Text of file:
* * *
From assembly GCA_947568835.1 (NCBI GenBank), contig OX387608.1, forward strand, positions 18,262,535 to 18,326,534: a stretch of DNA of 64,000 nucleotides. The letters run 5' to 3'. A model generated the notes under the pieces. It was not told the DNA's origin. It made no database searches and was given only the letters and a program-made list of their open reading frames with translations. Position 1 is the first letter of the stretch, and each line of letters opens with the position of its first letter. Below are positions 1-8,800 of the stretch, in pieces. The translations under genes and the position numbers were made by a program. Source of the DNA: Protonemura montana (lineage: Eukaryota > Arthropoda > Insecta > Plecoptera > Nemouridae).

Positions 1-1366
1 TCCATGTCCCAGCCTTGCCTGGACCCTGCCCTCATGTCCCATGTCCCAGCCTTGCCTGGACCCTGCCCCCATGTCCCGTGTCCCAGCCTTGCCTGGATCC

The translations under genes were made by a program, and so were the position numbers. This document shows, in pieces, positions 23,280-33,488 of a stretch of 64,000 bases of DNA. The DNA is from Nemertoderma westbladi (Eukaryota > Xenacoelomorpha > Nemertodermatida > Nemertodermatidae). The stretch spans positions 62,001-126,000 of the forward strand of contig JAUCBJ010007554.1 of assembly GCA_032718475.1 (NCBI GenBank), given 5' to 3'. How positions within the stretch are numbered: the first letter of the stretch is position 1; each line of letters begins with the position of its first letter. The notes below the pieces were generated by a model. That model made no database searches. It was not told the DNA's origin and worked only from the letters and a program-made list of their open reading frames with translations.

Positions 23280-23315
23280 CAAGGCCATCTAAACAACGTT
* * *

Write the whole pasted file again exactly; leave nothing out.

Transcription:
From assembly GCA_947568835.1 (NCBI GenBank), contig OX387608.1, forward strand, positions 18,262,535 to 18,326,534: a stretch of DNA of 64,000 nucleotides. The letters run 5' to 3'. A model generated the notes under the pieces. It was not told the DNA's origin. It made no database searches and was given only the letters and a program-made list of their open reading frames with translations. Position 1 is the first letter of the stretch, and each line of letters opens with the position of its first letter. Below are positions 1-8,800 of the stretch, in pieces. The translations under genes and the position numbers were made by a program. Source of the DNA: Protonemura montana (lineage: Eukaryota > Arthropoda > Insecta > Plecoptera > Nemouridae).

Positions 1-1366
1 TCCATGTCCCAGCCTTGCCTGGACCCTGCCCTCATGTCCCATGTCCCAGCCTTGCCTGGACCCTGCCCCCATGTCCCGTGTCCCAGCCTTGCCTGGATCC

The translations under genes were made by a program, and so were the position numbers. This document shows, in pieces, positions 23,280-33,488 of a stretch of 64,000 bases of DNA. The DNA is from Nemertoderma westbladi (Eukaryota > Xenacoelomorpha > Nemertodermatida > Nemertodermatidae). The stretch spans positions 62,001-126,000 of the forward strand of contig JAUCBJ010007554.1 of assembly GCA_032718475.1 (NCBI GenBank), given 5' to 3'. How positions within the stretch are numbered: the first letter of the stretch is position 1; each line of letters begins with the position of its first letter. The notes below the pieces were generated by a model. That model made no database searches. It was not told the DNA's origin and worked only from the letters and a program-made list of their open reading frames with translations.

Positions 23280-23315
23280 CAAGGCCATCTAAACAACGTT